European gas for power demand surge likely to continue this winter

Author: Roy Manuell


Coal-fired power production slumped, gas gained across UK, France and Germany

This is likely to continue given current gas supply outlook

Carbon to keep encouraging gas-fired generation

LONDON (ICIS)--Rampant gas-fired power demand sweeping across Europe is set to continue to grow with high carbon prices and LNG supply unlikely to relent over the coming winter given the current outlook.

Gas-fired demand has eaten into demand for coal from the European power sector.

In each month except January in 2019, the combined total coal-fired generation of the three largest power markets in Europe – UK, France and Germany – has slumped year on year.

Meanwhile, gas-fired production has rocketed with January 2019 the month with the highest combined total generation of the three countries.

A mixture of exceptionally bearish gas prices in continental markets, crushed by high LNG supply into Europe and a mild winter, coupled with roaring carbon bulls, has driven gas-fired generation into the money.


Correlation between carbon movements and European gas prices has been on the up in recent sessions, indicative of the rising influence of power generation implications for gas markets.

For example, during week 34, volatile carbon movements spilled influence over onto the benchmark TTF front month, a contract traditionally more sensitive to fundamental changes rather than EUAs.

Despite carbon’s recent losses, the long-term outlook is bullish for EUAs due to the presence of the Market Stability Reserve (MSR).

The reserve, which came into force in January 2019, will artificially tighten the supply of carbon emission allowances over the coming years, driving up prices. ICIS analysts forecast carbon to reach up around €31/tCO2e this winter.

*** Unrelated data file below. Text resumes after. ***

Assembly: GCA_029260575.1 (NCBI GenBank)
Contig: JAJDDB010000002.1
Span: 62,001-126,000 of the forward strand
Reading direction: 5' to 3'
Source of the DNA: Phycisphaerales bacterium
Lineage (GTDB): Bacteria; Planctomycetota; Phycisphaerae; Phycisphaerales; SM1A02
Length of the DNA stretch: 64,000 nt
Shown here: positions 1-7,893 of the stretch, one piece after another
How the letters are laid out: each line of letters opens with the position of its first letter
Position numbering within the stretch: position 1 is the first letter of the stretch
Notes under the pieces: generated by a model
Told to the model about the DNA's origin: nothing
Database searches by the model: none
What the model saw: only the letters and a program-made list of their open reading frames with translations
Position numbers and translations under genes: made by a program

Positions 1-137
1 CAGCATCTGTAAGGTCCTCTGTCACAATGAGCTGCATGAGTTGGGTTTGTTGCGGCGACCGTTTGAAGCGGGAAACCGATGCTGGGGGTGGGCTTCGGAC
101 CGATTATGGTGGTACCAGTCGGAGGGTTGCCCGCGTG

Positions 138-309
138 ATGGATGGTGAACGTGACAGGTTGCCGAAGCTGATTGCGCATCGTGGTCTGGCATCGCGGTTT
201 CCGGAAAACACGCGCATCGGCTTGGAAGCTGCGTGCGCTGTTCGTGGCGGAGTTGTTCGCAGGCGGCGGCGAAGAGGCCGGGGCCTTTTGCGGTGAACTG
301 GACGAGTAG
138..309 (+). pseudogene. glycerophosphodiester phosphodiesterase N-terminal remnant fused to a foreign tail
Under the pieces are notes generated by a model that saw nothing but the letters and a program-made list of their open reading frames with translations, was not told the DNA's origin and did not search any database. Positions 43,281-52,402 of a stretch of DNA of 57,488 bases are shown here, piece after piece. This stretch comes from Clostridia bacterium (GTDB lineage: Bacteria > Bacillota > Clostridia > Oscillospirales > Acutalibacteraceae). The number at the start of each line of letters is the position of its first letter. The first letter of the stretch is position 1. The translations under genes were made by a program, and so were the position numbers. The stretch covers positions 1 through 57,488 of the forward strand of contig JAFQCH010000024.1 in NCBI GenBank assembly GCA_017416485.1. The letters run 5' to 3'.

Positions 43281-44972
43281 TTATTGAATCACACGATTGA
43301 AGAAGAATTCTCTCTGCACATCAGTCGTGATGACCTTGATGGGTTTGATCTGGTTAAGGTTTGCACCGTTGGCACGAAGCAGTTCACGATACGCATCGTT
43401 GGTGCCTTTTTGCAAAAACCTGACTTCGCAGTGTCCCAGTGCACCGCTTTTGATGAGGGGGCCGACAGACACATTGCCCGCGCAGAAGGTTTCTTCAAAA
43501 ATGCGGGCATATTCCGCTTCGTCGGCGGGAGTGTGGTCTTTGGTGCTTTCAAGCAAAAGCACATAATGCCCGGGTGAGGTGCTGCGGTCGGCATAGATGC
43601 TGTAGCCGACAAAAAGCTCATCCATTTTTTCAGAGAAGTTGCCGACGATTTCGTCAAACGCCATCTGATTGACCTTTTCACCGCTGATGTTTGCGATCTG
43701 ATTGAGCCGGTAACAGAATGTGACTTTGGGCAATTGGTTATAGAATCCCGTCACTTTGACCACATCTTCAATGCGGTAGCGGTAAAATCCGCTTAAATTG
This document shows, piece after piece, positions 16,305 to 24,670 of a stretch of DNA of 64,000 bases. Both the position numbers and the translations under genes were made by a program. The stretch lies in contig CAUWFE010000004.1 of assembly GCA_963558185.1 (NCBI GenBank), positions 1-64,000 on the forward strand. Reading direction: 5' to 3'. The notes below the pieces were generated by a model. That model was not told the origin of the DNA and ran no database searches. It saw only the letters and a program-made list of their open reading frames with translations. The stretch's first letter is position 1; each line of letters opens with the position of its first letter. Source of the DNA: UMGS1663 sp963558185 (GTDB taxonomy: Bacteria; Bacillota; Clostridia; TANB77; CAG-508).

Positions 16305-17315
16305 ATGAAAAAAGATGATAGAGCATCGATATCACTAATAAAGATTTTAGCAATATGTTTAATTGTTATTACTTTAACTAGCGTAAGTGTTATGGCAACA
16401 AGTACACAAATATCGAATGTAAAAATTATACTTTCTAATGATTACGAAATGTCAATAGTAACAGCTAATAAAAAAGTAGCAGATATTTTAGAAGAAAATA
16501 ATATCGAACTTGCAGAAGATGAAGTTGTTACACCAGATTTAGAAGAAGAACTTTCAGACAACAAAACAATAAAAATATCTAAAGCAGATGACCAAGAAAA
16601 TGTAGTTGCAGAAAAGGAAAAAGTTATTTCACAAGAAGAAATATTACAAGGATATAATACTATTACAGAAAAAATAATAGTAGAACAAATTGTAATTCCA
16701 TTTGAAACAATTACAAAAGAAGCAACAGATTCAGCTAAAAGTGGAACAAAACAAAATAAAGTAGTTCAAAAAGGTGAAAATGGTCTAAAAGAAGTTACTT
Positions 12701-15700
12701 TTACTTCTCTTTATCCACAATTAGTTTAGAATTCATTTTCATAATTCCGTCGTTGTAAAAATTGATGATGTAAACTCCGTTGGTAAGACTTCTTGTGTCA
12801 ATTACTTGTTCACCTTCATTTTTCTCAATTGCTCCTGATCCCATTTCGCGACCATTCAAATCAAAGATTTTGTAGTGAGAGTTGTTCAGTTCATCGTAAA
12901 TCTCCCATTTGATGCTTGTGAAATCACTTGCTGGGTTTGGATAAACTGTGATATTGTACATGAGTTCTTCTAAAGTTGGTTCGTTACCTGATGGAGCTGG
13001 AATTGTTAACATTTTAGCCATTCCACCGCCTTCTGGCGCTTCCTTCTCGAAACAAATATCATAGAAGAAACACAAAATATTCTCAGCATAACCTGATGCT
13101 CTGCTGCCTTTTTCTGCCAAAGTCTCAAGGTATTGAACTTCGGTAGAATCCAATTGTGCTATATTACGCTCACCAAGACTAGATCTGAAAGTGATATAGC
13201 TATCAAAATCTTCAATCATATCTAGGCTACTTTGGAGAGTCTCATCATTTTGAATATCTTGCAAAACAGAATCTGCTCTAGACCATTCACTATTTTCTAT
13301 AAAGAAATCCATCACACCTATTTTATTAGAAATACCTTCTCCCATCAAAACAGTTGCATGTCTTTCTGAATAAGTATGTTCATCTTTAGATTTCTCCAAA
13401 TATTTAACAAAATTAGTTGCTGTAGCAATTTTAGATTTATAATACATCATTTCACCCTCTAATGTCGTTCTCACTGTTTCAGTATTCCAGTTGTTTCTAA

This will ensure that gas-fired generation continues to eat into coal’s share of European power generation over the winter months. Coal generators must purchase relatively more allowances than gas producers to emit carbon.

Correspondingly, ICIS clean dark and clean spark spreads, respective measures for the profitability of coal and gas generation, for year+1 delivery testify to the attractiveness of gas over coal in 2020.


The bearish gas trend is likely to continue given a high LNG supply outlook and storage levels at multi-year highs.

Stocks supporting the German and Dutch gas grids both above 90% full, around 20 percentage points above levels seen last year and also significantly higher than in 2017. This means that any weather-related upside this winter to gas will be capped to a degree by ample supply in storage.

Furthermore, LNG production growth is expected to remain strong until at least European gas stocks are filled in October which would limit the region’s ability to absorb cargoes.


Given the likely rising demand for gas from the European power sector over the winter, gas prices across the continent may find some support from power-related demand. Power prices will also likely continue to track up following bullish carbon.